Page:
By Talking Forests
Did you know that the Nisqually River divides Thurston from Pierce County? The Nisqually River is created by a glacier that is on Mount Rainier and you can view the glacier in Mount Rainier National Park and then go all the way to the end of the river to view the estuary in the Billy Frank Jr. Wildlife refuge, where the Nisqually freshwater river meets the Puget Sound ocean water. This journey that the Nisqually makes from Mt. Rainier to the Sound is a watershed.
One ~ Nisqually Land Trust (NLT)-They offer weekly tree planting volunteer opportunities near Mt. Rainier. The NLT was founded in 1989 and can buy land to manage which permanently benefits the wildlife, water, and people of the watershed. As a NLT volunteer, you are able to observe and report what you find on the land that you are assigned. firstname.lastname@example.org
Two ~ Nisqually River Education Project (NREP)-Are you a teacher who has students in the Nisqually watershed? NREP offers activities like Eye on Nature field trips, salmon tossing, water quality monitoring, and the annual GREEN congress at The Evergreen State College. The beauty of the student GREEN congress is that elementary students in the watershed review water quality data from earlier in the year and they get to present what they found out about water quality to experts and professionals who help mentor them. email@example.com
Three ~ Nisqually Stream Stewards (NSS)-Offered by the Nisqually River Council and the Nisqually Indian tribe is an annual free class that is open to anyone interested in learning about the watershed. They provide 40 hours of training in exchange for 40 hours of your volunteer time to become a citizen scientist. You could meet and network with any program in the watershed. The NSS class exposes you to all the watershed has to offer and gives you the freedom to choose where you want to volunteer in the watershed. Every summer, starting in June, they recruit new volunteers for the stream steward class so watch out for this amazing opportunity to be invested in the watershed. The class graduates at the annual Nisqually Watershed Festival every September.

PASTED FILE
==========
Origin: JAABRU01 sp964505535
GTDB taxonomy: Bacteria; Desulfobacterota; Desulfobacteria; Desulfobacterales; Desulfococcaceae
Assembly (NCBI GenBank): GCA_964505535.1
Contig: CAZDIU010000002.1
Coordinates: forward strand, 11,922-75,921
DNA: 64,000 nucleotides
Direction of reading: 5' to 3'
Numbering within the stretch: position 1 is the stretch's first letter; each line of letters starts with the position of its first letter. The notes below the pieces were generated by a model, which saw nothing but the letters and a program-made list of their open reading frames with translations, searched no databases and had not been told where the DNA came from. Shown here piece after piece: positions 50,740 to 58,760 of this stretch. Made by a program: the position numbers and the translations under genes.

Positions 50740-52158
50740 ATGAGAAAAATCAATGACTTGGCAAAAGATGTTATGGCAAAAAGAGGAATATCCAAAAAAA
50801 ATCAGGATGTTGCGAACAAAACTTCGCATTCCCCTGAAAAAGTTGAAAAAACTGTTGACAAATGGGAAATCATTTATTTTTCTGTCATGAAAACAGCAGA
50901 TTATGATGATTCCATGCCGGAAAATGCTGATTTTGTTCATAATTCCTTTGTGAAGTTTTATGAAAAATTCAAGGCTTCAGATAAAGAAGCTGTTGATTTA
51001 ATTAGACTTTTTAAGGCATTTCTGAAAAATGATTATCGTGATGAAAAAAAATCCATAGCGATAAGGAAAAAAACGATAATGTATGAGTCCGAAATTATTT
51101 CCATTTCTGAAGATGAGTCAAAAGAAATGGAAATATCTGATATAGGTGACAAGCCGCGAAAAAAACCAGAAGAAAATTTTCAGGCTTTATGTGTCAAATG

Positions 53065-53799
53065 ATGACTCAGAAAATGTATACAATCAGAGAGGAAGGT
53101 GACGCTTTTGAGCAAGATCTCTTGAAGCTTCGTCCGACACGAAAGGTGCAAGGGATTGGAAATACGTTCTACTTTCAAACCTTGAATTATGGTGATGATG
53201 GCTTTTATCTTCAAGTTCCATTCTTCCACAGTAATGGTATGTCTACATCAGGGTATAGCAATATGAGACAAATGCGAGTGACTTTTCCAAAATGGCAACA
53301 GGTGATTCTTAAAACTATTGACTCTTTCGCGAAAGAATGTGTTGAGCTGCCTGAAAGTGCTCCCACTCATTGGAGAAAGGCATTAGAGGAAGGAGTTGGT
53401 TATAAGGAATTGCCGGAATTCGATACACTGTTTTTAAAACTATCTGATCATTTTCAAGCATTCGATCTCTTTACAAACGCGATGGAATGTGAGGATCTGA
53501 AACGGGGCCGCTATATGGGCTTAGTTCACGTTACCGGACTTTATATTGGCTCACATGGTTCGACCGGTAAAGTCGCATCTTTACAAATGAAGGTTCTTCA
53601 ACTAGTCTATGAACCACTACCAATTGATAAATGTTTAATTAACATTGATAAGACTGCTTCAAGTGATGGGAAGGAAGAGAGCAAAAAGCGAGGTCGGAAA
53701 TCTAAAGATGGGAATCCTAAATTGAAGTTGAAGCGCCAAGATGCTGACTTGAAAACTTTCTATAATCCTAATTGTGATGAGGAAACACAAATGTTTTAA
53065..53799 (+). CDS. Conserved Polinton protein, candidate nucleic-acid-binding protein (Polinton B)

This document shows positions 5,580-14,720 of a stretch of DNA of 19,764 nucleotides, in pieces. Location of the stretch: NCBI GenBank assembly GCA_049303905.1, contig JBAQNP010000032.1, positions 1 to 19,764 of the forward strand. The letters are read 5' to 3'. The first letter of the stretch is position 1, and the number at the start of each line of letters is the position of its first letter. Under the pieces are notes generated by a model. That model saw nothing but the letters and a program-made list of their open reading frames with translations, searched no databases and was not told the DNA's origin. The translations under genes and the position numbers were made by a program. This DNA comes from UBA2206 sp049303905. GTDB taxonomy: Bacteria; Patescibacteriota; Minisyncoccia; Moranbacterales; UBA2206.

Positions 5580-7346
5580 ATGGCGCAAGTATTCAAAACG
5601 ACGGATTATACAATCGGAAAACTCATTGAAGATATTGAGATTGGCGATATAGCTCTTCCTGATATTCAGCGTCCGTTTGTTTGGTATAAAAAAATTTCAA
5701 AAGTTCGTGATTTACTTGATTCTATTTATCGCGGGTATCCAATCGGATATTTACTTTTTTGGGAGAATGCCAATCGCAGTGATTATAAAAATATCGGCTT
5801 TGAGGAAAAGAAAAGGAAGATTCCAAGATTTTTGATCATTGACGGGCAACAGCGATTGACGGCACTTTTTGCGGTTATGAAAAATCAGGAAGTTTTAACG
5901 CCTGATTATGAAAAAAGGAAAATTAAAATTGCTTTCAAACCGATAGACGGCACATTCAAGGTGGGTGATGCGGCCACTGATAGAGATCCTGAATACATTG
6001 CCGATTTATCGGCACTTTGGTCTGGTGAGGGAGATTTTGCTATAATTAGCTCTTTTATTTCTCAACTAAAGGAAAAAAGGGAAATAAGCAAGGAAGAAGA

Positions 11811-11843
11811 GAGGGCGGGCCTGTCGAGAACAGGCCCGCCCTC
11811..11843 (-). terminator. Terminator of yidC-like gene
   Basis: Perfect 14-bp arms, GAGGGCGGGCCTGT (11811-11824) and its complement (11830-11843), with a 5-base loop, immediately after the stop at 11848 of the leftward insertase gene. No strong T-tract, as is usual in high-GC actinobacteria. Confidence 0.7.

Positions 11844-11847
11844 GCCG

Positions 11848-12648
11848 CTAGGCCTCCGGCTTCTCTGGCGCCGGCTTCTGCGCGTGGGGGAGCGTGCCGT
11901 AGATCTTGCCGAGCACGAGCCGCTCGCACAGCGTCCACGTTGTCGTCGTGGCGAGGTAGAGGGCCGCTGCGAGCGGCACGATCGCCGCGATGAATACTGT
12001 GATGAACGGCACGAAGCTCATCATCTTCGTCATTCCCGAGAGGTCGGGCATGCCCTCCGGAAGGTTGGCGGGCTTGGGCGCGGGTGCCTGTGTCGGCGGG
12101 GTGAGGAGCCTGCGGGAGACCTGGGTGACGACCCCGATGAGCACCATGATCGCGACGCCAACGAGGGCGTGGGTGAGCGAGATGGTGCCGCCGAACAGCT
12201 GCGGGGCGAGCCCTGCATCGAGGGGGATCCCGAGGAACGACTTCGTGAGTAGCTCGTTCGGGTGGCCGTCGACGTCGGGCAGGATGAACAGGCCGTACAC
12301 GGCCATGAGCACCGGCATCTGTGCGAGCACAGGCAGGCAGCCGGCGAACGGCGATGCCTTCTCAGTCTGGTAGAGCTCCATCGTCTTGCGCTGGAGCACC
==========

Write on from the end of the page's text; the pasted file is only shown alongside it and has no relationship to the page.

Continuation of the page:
Four ~ Billy Frank Jr. Nisqually National Wildlife Refuge-Did you know that the wildlife refuge offers a junior duck stamp contest, morning bird walks, and feature many volunteers that you can sign up to become? The wildlife refuge is not only for the birds. If you are interested in learning more about the refuge, firstname.lastname@example.org and Friends of the Nisqually-a non-profit organization that helps with outreach programs in the wildlife refuge as they are dedicated to promoting public awareness, conservation, and providing public seminars and publications to enhance the understanding and appreciation of the Puget Sound.
Five ~ Northwest Trek Wildlife Park-Owned by Metro Parks Tacoma, Northwest Trek is a place where anyone interested in the outdoors, learning about wildlife and engaging the public then you are most welcome. They have different types of volunteers from education based and volunteers that are needed for special events. The park also offers internships to applicants that are at least 18 years of age, a college student or recent graduate, and flexible with his or her schedule. Have you ever wanted to observe nature and learn what each thing you see is as you go? The park offers NatureMapping, FrogWatch USA, Amphibian Egg Mass Survey Program, and elk survey field trips that you can be a part of. email@example.com
Nisqually is a very dynamic watershed with opportunities for everyone in the community to get involved in. If you are able, the benefits of getting out in the watershed in any part from the mountain to the sound are priceless. All of these programs are on Facebook so go and like them to watch for seasonal opportunities. Through the many programs offered in the watershed, you will likely fall in love with the efforts to educate everyone and the connection you get while being in nature. What are you waiting for? Get out, email, Facebook, Instagram, and ask to be Nisqually volunteer in any part of the watershed today.